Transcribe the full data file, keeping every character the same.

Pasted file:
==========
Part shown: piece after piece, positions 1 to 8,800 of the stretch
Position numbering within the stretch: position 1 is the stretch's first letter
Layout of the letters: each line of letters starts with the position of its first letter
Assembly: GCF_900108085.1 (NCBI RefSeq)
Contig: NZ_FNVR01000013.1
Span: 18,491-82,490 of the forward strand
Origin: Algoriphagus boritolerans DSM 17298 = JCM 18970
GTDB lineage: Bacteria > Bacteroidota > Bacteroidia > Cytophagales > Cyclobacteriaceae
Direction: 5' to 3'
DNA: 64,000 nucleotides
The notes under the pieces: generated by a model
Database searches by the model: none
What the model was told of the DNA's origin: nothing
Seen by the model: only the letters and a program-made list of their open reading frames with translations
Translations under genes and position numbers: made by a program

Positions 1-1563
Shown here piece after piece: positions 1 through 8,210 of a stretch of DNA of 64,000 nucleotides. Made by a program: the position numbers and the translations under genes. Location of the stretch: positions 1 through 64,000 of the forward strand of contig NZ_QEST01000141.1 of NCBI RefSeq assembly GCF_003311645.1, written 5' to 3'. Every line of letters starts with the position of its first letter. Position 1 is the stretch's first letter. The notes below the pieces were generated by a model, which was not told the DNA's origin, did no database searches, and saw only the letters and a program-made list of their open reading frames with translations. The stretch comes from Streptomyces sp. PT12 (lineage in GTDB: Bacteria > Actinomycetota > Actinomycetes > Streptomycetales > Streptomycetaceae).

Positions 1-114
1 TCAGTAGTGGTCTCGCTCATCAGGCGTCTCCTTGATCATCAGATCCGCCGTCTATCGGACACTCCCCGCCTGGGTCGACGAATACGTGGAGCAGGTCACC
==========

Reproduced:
Part shown: piece after piece, positions 1 to 8,800 of the stretch
Position numbering within the stretch: position 1 is the stretch's first letter
Layout of the letters: each line of letters starts with the position of its first letter
Assembly: GCF_900108085.1 (NCBI RefSeq)
Contig: NZ_FNVR01000013.1
Span: 18,491-82,490 of the forward strand
Origin: Algoriphagus boritolerans DSM 17298 = JCM 18970
GTDB lineage: Bacteria > Bacteroidota > Bacteroidia > Cytophagales > Cyclobacteriaceae
Direction: 5' to 3'
DNA: 64,000 nucleotides
The notes under the pieces: generated by a model
Database searches by the model: none
What the model was told of the DNA's origin: nothing
Seen by the model: only the letters and a program-made list of their open reading frames with translations
Translations under genes and position numbers: made by a program

Positions 1-1563
Shown here piece after piece: positions 1 through 8,210 of a stretch of DNA of 64,000 nucleotides. Made by a program: the position numbers and the translations under genes. Location of the stretch: positions 1 through 64,000 of the forward strand of contig NZ_QEST01000141.1 of NCBI RefSeq assembly GCF_003311645.1, written 5' to 3'. Every line of letters starts with the position of its first letter. Position 1 is the stretch's first letter. The notes below the pieces were generated by a model, which was not told the DNA's origin, did no database searches, and saw only the letters and a program-made list of their open reading frames with translations. The stretch comes from Streptomyces sp. PT12 (lineage in GTDB: Bacteria > Actinomycetota > Actinomycetes > Streptomycetales > Streptomycetaceae).

Positions 1-114
1 TCAGTAGTGGTCTCGCTCATCAGGCGTCTCCTTGATCATCAGATCCGCCGTCTATCGGACACTCCCCGCCTGGGTCGACGAATACGTGGAGCAGGTCACC